for a long time. However, there is a woman who, when she was young,
had a prescription from a doctor for her to use colloidal silver. It
turned her blue soon after starting the treatment.

Actually, the appearance is blue but the coloring is basically the
same thing that happens when a black and white photograph was taken.
The skin turns blue as a result of exposure to light (I believe)
after ingesting the silver.

The kicker…once these people are blue, there is no undoing the
process and they are blue for life.

Very interesting, but I don’t think I’ll use the colloidal silver.

Kim Paluch
http://of-the-earth.org


#13

This kind of thing is well known in industry wherever water is
concerned. Part of my job involved the maintenance of large cooling
towers and swimming pools and one of the options I considered on
refurbishments was a system which circulated the water over a set of
silver/copper alloy electrodes which were electrically charged to
release ions into the water. For many purposes this was a perfectly
acceptable method of water purification and killed almost all
bacteria etc. The only time it fell down was when biofilms were
allowed to build up in dark corners of the tanks so providing a
habitat where some of the nastier bugs could multiply to critical
levels. Then there was no substitute for bleach and a scrubbing
brush!

I’m still convinced that most hospital infections are actually
transferred by bed curtains - everyone passing or visiting the bed
tend to touch them and, as far as I can tell, they are only taken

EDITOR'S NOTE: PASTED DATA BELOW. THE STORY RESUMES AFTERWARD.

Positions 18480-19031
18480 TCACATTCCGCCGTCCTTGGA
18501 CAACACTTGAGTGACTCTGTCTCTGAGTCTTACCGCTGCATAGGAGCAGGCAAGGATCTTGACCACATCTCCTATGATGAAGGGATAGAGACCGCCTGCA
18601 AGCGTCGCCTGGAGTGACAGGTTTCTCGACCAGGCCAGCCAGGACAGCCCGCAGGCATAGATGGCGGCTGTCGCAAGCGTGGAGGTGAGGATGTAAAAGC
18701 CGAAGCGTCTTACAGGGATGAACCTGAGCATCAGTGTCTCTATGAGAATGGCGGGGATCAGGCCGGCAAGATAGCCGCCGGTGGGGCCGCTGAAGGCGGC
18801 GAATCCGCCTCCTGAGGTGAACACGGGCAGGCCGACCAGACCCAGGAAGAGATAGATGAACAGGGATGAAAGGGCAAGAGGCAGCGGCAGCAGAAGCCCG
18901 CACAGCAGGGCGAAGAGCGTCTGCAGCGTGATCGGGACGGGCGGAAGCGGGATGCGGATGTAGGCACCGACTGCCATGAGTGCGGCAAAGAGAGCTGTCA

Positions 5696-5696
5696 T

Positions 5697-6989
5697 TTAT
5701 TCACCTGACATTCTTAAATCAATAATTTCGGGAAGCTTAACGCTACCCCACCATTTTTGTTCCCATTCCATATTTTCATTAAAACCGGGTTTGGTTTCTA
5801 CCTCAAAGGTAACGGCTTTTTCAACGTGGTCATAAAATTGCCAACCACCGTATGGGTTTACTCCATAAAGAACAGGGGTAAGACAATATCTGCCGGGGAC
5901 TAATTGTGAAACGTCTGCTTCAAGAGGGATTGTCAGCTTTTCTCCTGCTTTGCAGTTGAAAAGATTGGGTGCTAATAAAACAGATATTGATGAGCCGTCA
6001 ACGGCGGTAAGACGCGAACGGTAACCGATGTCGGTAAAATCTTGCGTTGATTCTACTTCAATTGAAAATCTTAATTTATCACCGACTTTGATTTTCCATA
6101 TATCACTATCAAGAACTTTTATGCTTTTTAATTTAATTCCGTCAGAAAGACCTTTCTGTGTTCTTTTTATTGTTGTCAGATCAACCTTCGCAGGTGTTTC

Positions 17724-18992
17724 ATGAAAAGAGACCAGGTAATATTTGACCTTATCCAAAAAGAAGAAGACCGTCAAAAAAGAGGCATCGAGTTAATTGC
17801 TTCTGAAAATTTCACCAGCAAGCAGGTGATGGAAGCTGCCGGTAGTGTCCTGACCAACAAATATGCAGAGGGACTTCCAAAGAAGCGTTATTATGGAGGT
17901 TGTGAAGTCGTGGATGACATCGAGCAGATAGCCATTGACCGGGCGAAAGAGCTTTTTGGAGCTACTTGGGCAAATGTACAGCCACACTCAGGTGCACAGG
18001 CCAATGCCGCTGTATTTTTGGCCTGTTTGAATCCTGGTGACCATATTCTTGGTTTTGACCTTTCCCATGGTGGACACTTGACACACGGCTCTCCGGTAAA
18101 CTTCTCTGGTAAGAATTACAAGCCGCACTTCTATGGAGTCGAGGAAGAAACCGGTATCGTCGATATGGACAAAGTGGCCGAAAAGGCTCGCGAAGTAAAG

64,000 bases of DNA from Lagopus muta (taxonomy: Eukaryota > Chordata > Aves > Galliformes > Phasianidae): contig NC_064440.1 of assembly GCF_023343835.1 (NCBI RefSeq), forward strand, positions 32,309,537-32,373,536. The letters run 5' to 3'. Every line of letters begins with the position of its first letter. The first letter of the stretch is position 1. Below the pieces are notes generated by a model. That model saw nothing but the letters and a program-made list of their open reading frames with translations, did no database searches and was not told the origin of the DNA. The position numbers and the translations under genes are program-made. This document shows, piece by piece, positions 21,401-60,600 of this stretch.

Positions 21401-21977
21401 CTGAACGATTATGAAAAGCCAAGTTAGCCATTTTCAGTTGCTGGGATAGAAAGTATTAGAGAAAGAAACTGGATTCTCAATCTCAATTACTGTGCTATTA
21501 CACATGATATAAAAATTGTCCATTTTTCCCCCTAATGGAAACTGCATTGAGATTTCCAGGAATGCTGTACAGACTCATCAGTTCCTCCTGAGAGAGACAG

down and cleaned at very irregular intervals - maybe even only once
or twice a year…

Best wishes,
Ian
Ian W. Wright
Sheffield UK


#14
one of the options I considered on refurbishments was a system
which circulated the water over a set of silver/copper alloy
electrodes which were electrically charged to release ions into the
water. For many purposes this was a perfectly acceptable method of
water purification and killed almost all bacteria etc. 

Would the use of this type of system mean that a spa or swimming
pool would not need the addition of chlorine?

Noel


#15

Hello,

I work at a Health food store and I do have to say this: The man who
turned himself blue was using large amounts of colloidal silver and
applying it to his skin also while taking it internally. The his
percentage of the colloidal silver that he was using is what turned
his skin blue, if you take colloidal silver in the suggested doses
from a product made by a vitamin/supplement company you shouldn’t
turn blue. The “commercial” colloidal silver is made at a potency of
30 ppm which is pretty diluted. This potency is safe enough for even
children to use. Most of the people we have purchasing the colloidal
silver are parents to give it to their sick kids, and no one has
turned blue yet! Most of the blue people cases are caused from people
who make their own colloidal silver and do not test the potency.
Although there are always some exceptions to the rule. So, I say we